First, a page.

The consumer goods sector (FMCG, apparel, automotive, electronics) has always had greater freedom to explore design research in comparison to the Pharma industry, which is significantly more restricted. One of the problems with a stricter and more constrained set of rules is that it can curb innovation by creating limitations in the approach Pharma companies take during the development process and justification for when Patient Centred Design comes into debate. Often regulatory walls can slow the development of a new products and services and directly affect the time taken to introduce a new product to market.
There is a clear separation between how Pharma and consumer goods are perceived by patients; largely due to the fact that Pharma supplies treatment for illnesses which tend to have negative connotations, whereas consumer goods are generally perceived with positive connotations and there is a reward feedback for the consumer. Even though the products are potentially worlds apart, their development path will almost always converge at some point – with the patient/consumer’s needs. The more involved the patient can be during the development stages of Pharma products, the more the barriers between Pharma and Consumer goods sectors will be broken down. This can lead to an increased positive experience for the patient. The Pharma company will also be seen as a service providing partner, which is a major goal for a lot of companies in the Healthcare industry.
Image credit: PDD
Planting the seeds for the future.
Pharma companies need to collaborate with universities and colleges to ensure that Patient Centred Design is an important topic in design, engineering and science curriculums. By investing in education, the future talent pool feeding into the Pharma industry will comprise of people who are accustomed to the importance of Patient Centred Design; and thereby making it an integral part of the product development cycle rather than implementing it retrospectively.
Legal compliance and getting Regulatory bodies on board
In Europe and the U.S, initial structures have been put in place to include patient involvement in the regulatory process. The centre for drug evaluation and research – FDA, has introduced a Patient Engagement Advisory Committee (PEAC) to ensure patient needs and experiences are considered during the development of medical technology. The FDA is looking to the public to nominate a diverse group of panellists with experience in some of these areas:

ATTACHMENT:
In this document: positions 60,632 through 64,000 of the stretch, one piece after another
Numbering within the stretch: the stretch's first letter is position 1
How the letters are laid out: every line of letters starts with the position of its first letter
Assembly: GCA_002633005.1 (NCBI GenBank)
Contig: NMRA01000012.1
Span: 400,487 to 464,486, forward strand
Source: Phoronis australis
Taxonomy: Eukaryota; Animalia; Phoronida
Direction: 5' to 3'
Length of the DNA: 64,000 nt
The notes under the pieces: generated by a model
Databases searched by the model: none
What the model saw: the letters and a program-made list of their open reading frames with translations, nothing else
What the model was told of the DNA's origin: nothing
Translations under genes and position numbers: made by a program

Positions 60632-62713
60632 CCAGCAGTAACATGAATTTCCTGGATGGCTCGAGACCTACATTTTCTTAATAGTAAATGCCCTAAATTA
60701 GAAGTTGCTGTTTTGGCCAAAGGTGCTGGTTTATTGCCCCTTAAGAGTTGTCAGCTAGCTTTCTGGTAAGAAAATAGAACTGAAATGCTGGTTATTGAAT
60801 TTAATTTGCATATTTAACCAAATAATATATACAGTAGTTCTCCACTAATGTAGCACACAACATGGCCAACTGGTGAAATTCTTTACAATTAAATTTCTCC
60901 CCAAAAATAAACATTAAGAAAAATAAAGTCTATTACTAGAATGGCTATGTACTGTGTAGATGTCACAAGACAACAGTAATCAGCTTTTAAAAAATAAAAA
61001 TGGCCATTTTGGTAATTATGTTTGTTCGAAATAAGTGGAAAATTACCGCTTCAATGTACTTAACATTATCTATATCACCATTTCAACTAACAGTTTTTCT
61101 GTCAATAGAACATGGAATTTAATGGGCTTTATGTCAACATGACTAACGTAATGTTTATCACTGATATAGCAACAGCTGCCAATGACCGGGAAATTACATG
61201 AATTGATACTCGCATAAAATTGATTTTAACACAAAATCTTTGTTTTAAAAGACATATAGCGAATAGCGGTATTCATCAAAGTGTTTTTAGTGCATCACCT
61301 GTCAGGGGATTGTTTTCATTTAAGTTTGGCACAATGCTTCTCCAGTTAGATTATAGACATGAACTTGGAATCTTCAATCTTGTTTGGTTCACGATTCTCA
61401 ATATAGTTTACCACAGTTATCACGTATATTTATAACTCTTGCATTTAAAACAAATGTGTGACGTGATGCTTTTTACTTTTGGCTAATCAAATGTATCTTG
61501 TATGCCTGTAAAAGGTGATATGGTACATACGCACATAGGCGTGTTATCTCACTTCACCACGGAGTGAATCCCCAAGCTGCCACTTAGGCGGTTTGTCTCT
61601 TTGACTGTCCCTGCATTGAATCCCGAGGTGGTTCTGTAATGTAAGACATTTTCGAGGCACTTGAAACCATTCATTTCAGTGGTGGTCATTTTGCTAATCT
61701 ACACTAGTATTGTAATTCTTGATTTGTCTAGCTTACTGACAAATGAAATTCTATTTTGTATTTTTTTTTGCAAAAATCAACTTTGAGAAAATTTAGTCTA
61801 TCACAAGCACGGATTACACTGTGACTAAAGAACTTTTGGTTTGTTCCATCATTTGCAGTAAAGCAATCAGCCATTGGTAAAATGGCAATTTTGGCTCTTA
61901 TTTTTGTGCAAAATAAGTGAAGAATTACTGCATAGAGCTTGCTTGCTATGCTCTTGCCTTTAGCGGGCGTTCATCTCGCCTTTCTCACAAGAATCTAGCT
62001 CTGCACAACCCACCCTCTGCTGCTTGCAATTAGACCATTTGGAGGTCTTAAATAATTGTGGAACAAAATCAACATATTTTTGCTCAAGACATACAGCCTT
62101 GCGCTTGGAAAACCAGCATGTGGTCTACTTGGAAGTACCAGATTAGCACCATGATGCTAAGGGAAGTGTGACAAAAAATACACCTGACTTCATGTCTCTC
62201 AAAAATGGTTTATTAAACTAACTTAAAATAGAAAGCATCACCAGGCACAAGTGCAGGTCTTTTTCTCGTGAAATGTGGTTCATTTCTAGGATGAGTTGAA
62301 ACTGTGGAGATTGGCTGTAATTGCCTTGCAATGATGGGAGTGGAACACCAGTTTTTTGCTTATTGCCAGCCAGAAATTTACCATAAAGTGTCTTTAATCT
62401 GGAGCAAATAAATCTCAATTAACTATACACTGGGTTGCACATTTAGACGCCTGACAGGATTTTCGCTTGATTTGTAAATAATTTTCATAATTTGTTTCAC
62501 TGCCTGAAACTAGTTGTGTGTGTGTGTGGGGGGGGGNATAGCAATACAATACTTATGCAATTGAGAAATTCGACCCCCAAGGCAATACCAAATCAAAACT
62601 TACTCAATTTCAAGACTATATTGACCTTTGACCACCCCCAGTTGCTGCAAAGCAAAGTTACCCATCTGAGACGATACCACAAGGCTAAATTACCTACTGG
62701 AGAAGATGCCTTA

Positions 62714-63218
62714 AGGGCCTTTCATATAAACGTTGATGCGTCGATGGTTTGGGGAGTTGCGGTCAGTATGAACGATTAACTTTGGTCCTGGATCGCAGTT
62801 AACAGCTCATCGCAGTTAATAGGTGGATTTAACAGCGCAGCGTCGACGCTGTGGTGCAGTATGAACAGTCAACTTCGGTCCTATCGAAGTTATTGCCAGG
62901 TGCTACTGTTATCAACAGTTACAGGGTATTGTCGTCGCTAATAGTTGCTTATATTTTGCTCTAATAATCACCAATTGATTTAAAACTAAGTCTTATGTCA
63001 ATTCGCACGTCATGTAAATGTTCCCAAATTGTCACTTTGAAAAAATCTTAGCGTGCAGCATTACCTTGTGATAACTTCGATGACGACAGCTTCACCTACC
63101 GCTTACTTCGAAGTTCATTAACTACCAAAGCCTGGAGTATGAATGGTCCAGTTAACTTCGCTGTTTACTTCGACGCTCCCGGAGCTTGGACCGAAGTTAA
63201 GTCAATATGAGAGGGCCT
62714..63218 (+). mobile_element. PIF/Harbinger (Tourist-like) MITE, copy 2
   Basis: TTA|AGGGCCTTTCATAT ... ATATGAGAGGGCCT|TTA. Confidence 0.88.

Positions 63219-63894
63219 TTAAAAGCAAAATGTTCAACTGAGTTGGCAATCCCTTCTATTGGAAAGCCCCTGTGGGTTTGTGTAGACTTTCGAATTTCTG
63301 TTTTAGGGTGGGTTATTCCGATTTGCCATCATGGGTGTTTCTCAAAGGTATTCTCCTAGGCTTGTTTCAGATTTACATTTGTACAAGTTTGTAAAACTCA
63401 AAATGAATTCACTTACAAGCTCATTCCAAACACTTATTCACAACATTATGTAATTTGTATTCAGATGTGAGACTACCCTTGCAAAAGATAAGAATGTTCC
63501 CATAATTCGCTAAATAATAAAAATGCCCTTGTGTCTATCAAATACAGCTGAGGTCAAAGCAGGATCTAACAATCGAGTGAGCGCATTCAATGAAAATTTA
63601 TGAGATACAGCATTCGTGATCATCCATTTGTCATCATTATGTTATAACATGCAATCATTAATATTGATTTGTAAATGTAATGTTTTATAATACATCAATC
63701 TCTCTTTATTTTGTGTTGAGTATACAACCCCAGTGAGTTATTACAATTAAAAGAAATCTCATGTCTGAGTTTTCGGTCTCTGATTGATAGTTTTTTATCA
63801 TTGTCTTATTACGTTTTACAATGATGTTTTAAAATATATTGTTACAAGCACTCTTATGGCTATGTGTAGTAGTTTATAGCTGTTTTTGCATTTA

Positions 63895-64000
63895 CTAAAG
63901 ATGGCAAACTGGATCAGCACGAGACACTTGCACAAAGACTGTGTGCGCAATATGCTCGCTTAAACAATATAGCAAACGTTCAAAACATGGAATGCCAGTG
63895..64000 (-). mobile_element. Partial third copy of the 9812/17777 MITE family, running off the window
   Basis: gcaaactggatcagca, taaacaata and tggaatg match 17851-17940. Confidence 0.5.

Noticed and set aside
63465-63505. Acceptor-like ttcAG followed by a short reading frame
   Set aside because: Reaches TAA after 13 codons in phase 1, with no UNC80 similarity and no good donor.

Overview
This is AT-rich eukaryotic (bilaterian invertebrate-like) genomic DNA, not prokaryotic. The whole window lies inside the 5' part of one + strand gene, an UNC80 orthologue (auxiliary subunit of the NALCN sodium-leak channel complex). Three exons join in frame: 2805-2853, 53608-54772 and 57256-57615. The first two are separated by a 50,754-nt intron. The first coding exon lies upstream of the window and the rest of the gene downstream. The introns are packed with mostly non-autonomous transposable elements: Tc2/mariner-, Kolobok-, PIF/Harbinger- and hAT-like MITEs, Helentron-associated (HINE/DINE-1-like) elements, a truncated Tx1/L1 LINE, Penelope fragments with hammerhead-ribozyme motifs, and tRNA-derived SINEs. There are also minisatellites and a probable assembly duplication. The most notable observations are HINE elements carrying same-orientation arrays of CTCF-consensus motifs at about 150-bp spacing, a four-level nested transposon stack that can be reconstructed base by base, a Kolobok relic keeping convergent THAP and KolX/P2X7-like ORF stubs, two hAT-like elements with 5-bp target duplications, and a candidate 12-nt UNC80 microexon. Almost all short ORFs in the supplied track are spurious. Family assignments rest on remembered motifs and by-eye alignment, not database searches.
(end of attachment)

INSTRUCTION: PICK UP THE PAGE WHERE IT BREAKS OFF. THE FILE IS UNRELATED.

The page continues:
- Primary care patient experience
- Healthcare needs of patient groups in the US
- The work of patient and health professional organizations
- Clinical research
- Methodologies for eliciting patient preferences
- Patient reported outcomes methodology
- Strategies for communicating benefits, risks and clinical outcomes to patients and research subjects.
Knowing that the FDA are identifying Patient Centred Design as a priority, while also engaging in discussions with the industry on improved research methodologies will potentially encourage the Pharma industry to work more autonomously in this area.
Breaking the mould
While the Pharma industry is in the early stages of forging Patient Centred Design compared to the consumer goods sector, further levels of leadership are required. The Pharma industry cannot just be seen to ‘tick the boxes’ but will need to be seen as market leaders and drivers. The first to pioneer successfully Patient Centred Design in Pharma will inevitably become the leader of the pack. As the old dancing man metaphor depicts – at first people stop, stare and question but soon enough, the method to the madness is seen and the floodgates open. Check out the video here.
These approaches to Patient Centred Design can be seen as more long term solutions. The implementation will take desire and commitment from many parties across the Pharma industry, regulatory bodies and most importantly – the patient.
Posted by Ronan
Consultant – Product Design Engineer
English and a little French.
The last thing that inspired me: The documentary series Planet Earth II.
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